If you were not saying you go back and forth on if they are equal, I apologize for misreading what you meant.

 12-03-2017, 10:54 PM #10 RustyBrooks Carpal \'Tunnel     Join Date: Feb 2006 Location: Austin, TX Posts: 23,419 Re: Are these two expressions “equal”? No, they are definitely equal. But consider, what's the largest number in the range (0, 1)? If you were going to rewrite the expression (0, 1) as [0, x], what's x? I can't think of a better candidate than .9 repeating.
 12-03-2017, 11:26 PM #11 heehaww Pooh-Bah     Join Date: Aug 2011 Location: Tacooos!!!! Posts: 4,268 Re: Are these two expressions “equal”? There is no largest number in the range, so you can't rewrite it in square brackets except as the expression [0,1] \ [0,0]U[1,1]
12-04-2017, 03:08 AM   #12
nickthegeek
journeyman

Join Date: Sep 2011
Posts: 216
Re: Are these two expressions “equal”?

Quote:
 Originally Posted by RustyBrooks No, they are definitely equal. But consider, what's the largest number in the range (0, 1)? If you were going to rewrite the expression (0, 1) as [0, x], what's x? I can't think of a better candidate than .9 repeating.
There is no "largest number" in that set. A set doesn't have to have a maximum. For instance, what's the largest number in R?

The (0,1) range does have an infimum and a supremum.

You can't find an x such as (0,1) and (0,x] are the same set. If you could, there wouldn't any need of discriminate between "(" and "[" in the interval notation.

12-04-2017, 10:35 AM   #13
robert_utk
old hand

Join Date: Jan 2005
Location: ValueTown
Posts: 1,506
Re: Are these two expressions “equal”?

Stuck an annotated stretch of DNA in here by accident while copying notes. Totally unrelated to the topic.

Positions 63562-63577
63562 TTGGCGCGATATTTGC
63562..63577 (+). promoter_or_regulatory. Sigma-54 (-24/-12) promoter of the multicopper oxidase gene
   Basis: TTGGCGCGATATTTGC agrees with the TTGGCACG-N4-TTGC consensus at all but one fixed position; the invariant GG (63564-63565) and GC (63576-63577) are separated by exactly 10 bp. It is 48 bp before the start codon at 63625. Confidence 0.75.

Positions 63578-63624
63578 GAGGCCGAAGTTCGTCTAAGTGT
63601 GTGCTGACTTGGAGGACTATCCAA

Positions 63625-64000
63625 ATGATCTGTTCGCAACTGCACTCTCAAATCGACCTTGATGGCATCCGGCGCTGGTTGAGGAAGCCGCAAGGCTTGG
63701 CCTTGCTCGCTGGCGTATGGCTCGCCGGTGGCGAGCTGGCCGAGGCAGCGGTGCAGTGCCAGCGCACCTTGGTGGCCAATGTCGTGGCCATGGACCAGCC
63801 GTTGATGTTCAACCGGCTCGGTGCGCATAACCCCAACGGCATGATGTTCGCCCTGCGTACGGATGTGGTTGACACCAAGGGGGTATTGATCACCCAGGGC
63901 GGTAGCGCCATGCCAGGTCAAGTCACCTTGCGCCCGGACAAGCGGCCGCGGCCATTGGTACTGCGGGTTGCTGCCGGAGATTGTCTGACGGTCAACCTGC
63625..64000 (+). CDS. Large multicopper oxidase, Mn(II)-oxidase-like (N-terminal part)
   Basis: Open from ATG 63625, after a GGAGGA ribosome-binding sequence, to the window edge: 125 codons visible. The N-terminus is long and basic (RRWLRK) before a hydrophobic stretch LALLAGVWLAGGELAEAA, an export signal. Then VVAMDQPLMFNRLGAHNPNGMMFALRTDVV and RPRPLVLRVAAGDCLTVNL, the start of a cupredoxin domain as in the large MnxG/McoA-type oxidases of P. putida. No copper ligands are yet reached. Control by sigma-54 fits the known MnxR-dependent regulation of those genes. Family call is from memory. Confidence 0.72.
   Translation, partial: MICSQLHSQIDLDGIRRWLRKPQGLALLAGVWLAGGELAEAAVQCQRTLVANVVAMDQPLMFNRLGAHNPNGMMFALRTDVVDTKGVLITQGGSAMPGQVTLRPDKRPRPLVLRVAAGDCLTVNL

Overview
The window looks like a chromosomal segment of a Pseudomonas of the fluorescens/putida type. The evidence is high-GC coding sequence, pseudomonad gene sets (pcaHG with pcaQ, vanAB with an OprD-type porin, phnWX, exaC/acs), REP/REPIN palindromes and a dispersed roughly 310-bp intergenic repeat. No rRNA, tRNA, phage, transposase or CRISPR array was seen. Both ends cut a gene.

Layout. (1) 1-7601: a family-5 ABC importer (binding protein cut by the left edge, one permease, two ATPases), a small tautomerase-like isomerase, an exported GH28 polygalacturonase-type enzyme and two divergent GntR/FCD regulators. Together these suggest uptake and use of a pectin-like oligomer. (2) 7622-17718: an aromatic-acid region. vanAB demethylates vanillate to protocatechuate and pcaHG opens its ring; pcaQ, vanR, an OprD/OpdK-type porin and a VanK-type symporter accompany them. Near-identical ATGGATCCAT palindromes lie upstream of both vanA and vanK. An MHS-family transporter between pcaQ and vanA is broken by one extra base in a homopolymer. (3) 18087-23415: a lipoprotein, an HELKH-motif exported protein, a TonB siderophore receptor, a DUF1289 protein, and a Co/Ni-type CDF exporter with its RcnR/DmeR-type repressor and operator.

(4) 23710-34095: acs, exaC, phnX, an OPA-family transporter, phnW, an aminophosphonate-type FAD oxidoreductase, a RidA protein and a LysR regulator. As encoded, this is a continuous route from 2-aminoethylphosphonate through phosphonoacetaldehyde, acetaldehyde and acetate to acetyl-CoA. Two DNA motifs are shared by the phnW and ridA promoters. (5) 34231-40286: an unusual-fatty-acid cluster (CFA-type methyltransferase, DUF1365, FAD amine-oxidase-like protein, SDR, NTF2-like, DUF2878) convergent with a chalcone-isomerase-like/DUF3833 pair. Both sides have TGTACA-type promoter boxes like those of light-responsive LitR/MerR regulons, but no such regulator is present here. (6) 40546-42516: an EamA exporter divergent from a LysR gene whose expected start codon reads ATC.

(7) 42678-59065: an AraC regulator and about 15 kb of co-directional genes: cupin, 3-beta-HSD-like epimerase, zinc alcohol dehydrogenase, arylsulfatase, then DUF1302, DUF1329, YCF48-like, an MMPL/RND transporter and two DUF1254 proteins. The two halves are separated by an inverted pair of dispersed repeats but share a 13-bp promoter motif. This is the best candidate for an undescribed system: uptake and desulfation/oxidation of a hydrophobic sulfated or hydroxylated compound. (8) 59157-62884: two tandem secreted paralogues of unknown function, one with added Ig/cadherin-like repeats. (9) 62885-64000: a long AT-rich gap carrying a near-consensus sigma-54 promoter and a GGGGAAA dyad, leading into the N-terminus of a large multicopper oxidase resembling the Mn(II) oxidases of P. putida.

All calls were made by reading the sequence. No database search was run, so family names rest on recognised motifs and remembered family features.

Quote:
 Originally Posted by nickthegeek There is no "largest number" in that set. A set doesn't have to have a maximum. For instance, what's the largest number in R? The (0,1) range does have an infimum and a supremum. You can't find an x such as (0,1) and (0,x] are the same set. If you could, there wouldn't any need of discriminate between "(" and "[" in the interval notation.

I knew you guys and gals would know the answer, and help me learn as well! I know I should crack a book and learn such things on my own. However, my time is limited and devoted to a different problem.

What I *should* have asked was:

Can I say that....

(0,1) is interchangeable with (1-1,1)

Which I think is yes, from the help here from RustyBrooks

12-04-2017, 04:14 PM   #14
nickthegeek
journeyman

Join Date: Sep 2011
Posts: 216
Re: Are these two expressions “equal”?

Quote:
 Originally Posted by robert_utk Can I say that.... (0,1) is interchangeable with (1-1,1)
I can hardly see the point of this, but you can of course, since 1-1=0. (0,1) is even interchangeable with (44-44,73-72), but I can't see how this "result" can be of any use.

 12-06-2017, 02:54 PM #15 robert_utk old hand     Join Date: Jan 2005 Location: ValueTown Posts: 1,506 Re: Are these two expressions “equal”? When you want to relate the results of a problem involving (0,1) to the theoretical results of the same problem in (0,x) where x>1 then a particular nomenclature will arise. Thus the bounds become an expression of each other that are no as simple as just saying (0,x+1) if the new bounds are in fact (x-1,2x) or somesuch